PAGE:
Barack Obama is fond of saying that we are our brothers’ and sisters’ keepers. I complained about his apparent ignorance of Christian theology here, after Obama said:
I came to my Christian faith later in life, and it was because the precepts of Jesus Christ spoke to me in terms of the kind of life that I would want to lead — being my brothers’ and sisters’ keeper, treating others as they would treat me.
Nor did Jesus ever say that we should be our brothers’ and sisters’ keepers; Obama apparently referred to the story of Cain and Abel.
This is the point I want to make: Biblical precepts are often twisted by liberals to support socialism. Jesus was not a socialist. On the contrary, he explicitly disclaimed any political agenda. And the moral of the story in Genesis is not that we are, or should be, our brothers’ keepers. Rather, the phrase comes from Cain’s answer when God asks him the whereabouts of his brother Abel, whom Cain has just killed. Cain denies any knowledge, and adds the self-exculpatory question, “Am I my brother’s keeper?” The point of the story is not that Cain was responsible for looking after Abel, like an Old Testament Nancy Pelosi. Cain was condemned not for failing to keep watch over his brother, but for killing him.
Of course, when Obama says that we are our brothers’ keepers, he is speaking metaphorically. He doesn’t mean real brothers, he means people in general. And he doesn’t intend that we should “keep” them personally, but rather that we (some of us, anyway) should pay a lot more in taxes so that others can be kept by the government. Obama’s words represent narrative, not reality.
We conservatives understand the metaphor and rebel against it. At the same time, it is hard to imagine any conservative failing to help a real brother who is in real need. And with our own time and money, not someone else’s. That’s reality, not narrative.
We learned in a remarkable news story, a couple of days ago, that Barack Obama has an actual brother, not a figurative one, who is living in poverty in Africa. His name is George Obama. Barack has met his brother George, but has no ongoing contact with him. George Obama is in trouble: he has a young son who is sick and has been hospitalized, and George, a poor man, has no way to pay the hospital bill.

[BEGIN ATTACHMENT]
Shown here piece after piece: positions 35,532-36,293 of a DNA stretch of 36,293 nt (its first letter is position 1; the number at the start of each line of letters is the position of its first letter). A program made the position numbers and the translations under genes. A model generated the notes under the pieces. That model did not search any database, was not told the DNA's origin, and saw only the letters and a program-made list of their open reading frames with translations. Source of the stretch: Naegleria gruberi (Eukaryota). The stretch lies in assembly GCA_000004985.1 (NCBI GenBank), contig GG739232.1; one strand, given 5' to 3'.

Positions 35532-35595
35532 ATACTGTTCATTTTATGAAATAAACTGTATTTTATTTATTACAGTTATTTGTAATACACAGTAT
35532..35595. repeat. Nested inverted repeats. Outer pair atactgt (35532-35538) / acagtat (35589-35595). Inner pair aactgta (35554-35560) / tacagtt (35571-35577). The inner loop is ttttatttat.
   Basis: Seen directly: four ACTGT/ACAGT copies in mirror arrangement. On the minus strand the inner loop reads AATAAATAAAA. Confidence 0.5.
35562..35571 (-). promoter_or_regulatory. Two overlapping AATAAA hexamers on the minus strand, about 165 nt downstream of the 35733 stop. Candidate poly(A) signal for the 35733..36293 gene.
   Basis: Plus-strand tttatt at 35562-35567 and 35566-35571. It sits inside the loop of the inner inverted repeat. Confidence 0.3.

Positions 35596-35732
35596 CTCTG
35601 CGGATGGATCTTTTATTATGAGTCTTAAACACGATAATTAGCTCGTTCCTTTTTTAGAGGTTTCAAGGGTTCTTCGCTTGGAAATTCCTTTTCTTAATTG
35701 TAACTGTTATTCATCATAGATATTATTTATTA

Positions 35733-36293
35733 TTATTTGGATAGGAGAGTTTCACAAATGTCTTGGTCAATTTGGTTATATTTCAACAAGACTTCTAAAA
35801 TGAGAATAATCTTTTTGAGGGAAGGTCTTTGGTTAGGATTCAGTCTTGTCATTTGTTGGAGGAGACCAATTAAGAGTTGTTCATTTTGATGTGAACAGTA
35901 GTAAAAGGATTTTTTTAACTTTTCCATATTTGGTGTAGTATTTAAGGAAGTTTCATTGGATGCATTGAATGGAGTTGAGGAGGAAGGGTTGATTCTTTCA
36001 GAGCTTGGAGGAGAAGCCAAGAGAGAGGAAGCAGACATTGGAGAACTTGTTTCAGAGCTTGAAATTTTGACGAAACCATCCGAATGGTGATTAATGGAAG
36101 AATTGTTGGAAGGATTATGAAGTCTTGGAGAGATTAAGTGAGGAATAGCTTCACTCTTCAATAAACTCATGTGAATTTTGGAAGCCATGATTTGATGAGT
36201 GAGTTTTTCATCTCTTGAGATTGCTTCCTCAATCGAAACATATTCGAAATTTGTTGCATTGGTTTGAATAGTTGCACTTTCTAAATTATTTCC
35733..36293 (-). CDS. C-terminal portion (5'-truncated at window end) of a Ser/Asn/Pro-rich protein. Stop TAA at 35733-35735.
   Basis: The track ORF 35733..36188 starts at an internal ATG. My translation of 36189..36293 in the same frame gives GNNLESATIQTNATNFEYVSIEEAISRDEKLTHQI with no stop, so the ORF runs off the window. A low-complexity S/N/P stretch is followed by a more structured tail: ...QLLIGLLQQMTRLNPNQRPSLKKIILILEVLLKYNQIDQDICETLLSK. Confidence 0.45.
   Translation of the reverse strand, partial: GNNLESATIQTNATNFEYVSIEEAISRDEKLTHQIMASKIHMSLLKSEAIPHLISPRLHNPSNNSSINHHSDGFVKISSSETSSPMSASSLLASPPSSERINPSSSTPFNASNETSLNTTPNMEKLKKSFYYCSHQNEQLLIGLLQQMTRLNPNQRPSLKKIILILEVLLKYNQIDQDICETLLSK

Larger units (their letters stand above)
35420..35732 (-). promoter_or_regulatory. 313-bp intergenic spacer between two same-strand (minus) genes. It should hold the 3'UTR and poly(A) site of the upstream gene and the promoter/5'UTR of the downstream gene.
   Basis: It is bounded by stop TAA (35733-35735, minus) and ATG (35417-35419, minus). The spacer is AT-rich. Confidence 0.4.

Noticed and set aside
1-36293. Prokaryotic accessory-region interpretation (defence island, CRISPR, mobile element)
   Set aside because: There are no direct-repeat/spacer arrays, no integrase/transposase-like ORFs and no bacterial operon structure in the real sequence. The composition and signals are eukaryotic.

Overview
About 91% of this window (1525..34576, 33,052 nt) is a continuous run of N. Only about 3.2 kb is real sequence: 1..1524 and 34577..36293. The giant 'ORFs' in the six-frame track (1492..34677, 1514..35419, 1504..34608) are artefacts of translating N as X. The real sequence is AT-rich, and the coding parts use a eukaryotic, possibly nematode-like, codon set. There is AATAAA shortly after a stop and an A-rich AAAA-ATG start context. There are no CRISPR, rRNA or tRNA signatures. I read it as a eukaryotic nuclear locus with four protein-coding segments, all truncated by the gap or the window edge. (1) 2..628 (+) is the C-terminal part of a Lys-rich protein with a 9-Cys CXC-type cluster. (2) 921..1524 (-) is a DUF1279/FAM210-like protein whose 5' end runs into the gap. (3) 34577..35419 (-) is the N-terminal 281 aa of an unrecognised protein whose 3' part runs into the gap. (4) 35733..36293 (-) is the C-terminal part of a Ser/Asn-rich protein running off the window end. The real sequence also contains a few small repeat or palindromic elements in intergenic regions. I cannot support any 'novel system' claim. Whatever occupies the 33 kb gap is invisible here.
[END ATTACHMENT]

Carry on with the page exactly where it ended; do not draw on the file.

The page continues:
You would naturally assume that George Obama would reach out to his brother Barack for help. After all, Barack is a multimillionaire; not only that, he is the most powerful man in the world and has often spoken of the importance of being one’s brother’s keeper. So surely Barack would be happy to “keep” his real brother by paying his son’s–Barack’s nephew’s–hospital bill, right?
Wrong. What a silly idea! George Obama exists in the world of reality, not narrative. He is a real brother, not a fictitious “brother” who exists only as an excuse to raise someone else’s taxes. George apparently knew better than to call on his real brother, the President of the United States, in a time of need. So where did he turn? To Dinesh D’Souza.
George met D’Souza when Dinesh was in Africa, working on his blockbuster movie 2016, which is harshly critical of Barack Obama. D’Souza interviewed George Obama, and they spent a day together. Here is how Dinesh tells the story:
A few days ago I received a call from a man I recently met named George. He was a bit flustered, and soon informed me that his young son was sick with a chest condition. He pleaded with me to send him $1,000 to cover the medical bills. Since George was at the hospital I asked him to let me speak to a nurse, and she confirmed that George’s son was indeed ill. So I agreed to send George the money through Western Union. He was profusely grateful. But before I hung up I asked George, “Why are you coming to me?” He said, “I have no one else to ask.” Then he said something that astounded me, “Dinesh, you are like a brother to me.”
This is, I think, one of the more stunning stories I have ever read, and if Barack Obama were a Republican, it would dominate the news. George Obama turned to a political opponent of his brother the President for help, because his brother Barack is useful only in the world of narrative, not in the world of reality. If you actually need a thousand bucks, and now, don’t go to a liberal: “brotherhood” goes only so far. Even in Africa, it apparently is understood that if you need real help in the real world, you should go to a conservative.
Is Barack Obama embarrassed that George Obama preferred to call Dinesh D’Souza, the president’s political critic, for help, rather than contacting his own brother the President? I don’t suppose we will ever know, since no reporter with access to the White House is likely to ask the question.